From Show and Tell To Senior Thesis

Mrs. Martin’s First Kindergartners Graduate

“God is granting the desire of my heart”

This was a special year for one of Covenant’s Kindergarten teachers, Mrs. Martin, who got to see the students she taught from her very first year in 2005 graduate as the class of 2018. In Mrs. Martin’s words, they “cut their teeth on classical Christian education together.” Over the past year, Mrs. Martin has enjoyed watching the seniors work toward the culminating project of their classical education here at Covenant – senior thesis. We asked Mrs. Martin to share some of her thoughts and memories with us as she looks back on her own and the class of 2018’s history here at Covenant. Thank you, Mrs. Martin, and congratulations to the class of 2018!

Be sure to view the interview video and pictures below!

The first students you ever taught at Covenant, the class of 2018, just graduated.  How does that make you feel?

I have experienced all kinds of emotions over the past month (or more!), many of them causing a tightening in my throat or full-blown tears, depending on my location!  In trying to determine the answer to the big question, “Why all these emotions?” I’ve landed on three reasons.  First, I’ve had a connection to these students for 13 years, and though I wasn’t involved in their daily lives after kindergarten, I was still able to observe where their personalities and interests had led them. I was privileged to see them in classroom presentations, the first concert in which they performed as choir members in fourth grade, Forum et Agora in eighth grade, some reciting poetry for the poetry festival, some on stage in school plays, some active in sporting events, seminar week activities, and finally, their poise in presenting and defending their senior theses. Second, God has blessed me with the desire of my heart, to see these students from their first days at Covenant to their last. Pondering that Jesus not only died for me, but also chooses to bless me often sends me to a tissue box!  Third, I will miss their presence in the hallways. They are each taking a piece of my heart with them.

What do you enjoy most about being a Kindergarten teacher?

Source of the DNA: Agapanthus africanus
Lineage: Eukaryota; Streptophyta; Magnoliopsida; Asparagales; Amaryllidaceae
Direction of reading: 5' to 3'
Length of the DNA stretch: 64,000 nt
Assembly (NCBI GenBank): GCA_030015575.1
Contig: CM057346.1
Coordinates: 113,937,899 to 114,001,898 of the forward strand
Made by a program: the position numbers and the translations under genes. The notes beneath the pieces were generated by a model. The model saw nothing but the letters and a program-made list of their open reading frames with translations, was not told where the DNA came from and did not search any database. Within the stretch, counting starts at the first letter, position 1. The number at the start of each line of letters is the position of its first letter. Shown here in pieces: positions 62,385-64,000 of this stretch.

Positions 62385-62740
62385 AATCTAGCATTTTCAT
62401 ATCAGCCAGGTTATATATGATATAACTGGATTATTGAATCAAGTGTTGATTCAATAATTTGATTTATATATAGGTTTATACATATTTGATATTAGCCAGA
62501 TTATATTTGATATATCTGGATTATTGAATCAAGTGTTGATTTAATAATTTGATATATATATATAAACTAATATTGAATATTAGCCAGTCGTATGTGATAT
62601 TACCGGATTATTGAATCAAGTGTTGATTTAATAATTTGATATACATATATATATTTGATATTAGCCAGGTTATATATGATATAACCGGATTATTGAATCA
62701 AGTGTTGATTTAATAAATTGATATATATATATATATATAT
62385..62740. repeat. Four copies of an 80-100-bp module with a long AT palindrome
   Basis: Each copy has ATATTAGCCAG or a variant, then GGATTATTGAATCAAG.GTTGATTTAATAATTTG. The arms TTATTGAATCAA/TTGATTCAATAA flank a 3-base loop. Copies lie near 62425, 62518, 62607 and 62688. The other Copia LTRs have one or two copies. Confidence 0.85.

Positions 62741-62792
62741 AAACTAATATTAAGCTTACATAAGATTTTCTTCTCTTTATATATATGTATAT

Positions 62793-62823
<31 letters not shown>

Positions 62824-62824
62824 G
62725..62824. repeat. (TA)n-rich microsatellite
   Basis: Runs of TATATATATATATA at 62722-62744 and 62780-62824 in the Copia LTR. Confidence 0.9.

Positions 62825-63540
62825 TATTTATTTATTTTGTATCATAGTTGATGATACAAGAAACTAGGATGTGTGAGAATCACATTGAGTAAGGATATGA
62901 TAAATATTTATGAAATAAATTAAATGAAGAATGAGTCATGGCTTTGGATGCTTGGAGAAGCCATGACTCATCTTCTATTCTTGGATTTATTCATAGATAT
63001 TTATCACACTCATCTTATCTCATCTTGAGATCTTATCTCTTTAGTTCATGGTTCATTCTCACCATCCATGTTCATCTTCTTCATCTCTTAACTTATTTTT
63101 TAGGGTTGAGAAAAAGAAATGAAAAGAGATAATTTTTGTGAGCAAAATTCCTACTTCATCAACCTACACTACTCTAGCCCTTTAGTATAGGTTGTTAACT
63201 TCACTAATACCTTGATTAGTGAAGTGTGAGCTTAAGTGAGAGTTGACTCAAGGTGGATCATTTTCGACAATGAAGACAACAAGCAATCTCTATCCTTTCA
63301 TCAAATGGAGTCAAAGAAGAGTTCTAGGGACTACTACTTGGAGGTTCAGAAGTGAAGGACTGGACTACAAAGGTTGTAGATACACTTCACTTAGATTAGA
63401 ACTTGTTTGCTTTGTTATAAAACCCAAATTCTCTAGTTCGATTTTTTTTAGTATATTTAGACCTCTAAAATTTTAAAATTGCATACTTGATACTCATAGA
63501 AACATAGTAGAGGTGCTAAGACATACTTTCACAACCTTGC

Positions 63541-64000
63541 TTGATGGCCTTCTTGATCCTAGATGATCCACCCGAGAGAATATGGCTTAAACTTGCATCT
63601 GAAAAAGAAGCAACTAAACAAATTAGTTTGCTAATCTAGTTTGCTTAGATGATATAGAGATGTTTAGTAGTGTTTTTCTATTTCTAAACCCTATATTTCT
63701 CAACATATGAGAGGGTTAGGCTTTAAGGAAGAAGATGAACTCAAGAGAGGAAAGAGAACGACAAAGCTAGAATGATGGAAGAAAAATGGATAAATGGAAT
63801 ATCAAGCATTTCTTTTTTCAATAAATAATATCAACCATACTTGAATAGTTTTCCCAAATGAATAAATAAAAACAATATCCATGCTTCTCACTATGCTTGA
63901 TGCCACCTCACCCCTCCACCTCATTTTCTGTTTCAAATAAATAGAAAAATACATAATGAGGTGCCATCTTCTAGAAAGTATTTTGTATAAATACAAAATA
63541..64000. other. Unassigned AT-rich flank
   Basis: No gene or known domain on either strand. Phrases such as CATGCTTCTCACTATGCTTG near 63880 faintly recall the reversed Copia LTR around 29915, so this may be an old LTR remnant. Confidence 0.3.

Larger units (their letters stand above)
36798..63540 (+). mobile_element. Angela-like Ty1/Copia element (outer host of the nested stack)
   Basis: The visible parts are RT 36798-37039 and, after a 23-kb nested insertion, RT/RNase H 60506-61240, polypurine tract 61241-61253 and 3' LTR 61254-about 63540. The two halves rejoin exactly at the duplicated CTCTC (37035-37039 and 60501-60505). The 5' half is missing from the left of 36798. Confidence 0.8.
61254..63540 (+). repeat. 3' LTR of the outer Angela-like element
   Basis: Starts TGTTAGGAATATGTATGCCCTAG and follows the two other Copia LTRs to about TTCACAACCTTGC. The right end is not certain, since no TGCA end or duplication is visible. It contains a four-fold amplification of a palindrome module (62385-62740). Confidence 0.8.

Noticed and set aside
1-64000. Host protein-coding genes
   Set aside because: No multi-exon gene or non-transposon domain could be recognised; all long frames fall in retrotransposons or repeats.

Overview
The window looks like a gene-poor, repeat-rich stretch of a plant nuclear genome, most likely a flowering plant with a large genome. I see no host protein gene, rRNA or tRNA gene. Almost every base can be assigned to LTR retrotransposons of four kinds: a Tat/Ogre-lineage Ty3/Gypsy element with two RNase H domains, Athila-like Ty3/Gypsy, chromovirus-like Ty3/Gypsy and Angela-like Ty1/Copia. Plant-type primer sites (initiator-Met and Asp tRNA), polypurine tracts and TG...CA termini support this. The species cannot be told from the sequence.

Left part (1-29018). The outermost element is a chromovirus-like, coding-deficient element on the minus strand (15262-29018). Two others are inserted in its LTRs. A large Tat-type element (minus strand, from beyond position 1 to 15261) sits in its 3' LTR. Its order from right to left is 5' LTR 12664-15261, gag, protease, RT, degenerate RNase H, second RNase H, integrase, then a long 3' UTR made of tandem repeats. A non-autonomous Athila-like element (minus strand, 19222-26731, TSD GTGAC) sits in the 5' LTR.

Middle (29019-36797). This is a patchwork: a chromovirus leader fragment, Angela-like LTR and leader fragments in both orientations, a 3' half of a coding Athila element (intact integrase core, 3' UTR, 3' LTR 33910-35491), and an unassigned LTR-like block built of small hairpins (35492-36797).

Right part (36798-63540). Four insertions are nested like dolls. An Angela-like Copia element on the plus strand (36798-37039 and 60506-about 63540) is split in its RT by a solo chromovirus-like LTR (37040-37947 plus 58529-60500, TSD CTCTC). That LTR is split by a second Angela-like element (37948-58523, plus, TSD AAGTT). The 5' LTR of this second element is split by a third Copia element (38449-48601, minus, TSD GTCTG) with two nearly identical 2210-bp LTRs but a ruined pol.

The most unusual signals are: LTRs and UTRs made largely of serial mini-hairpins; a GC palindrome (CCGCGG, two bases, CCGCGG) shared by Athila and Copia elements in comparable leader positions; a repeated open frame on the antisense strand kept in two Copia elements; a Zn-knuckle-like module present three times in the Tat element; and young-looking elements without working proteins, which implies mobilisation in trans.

While I love so many things about teaching kindergarten, what I love most is seeing my students thrive in an atmosphere where the Gospel and the pursuit of God’s truth, goodness and beauty inform not just academics but also their daily interactions with their peers and with the authorities in their lives. I love showing them what redemption and reconciliation look like when the inevitable conflicts arise, teaching how to offer and receive forgiveness and what that looks like when crossing paths later in the day. I love to demonstrate that when the offense has been dealt with, we move on with our day, not dwelling on the sin but demonstrating forgetfulness, as God does with our sin. And then I pray these lessons will continue to grow in their lives and form a firm faith foundation.

What are some of the qualities you see in these young men and women that you also saw when they were in Kindergarten?

During thesis presentations, I saw the personalities I taught in kindergarten had remained intact as seniors, just expressed in more mature ways. As David stated in Psalm 139:13-16, God has been intimately acquainted with each of them since before their birth. Just as they can be recognized in both their kindergarten and senior pictures, so their personalities, interests and character traits expressed when they were younger, can still be seen now. One kindergarten student loved drawing and is now heading to college to study animation, some struggled but were tenacious, some wanted to know answers to questions no one else was asking, some loved being with friends, some just loved life, and at least one loved to laugh and see others laugh along. I imagine each of the current graduates would be able to see themselves in this list.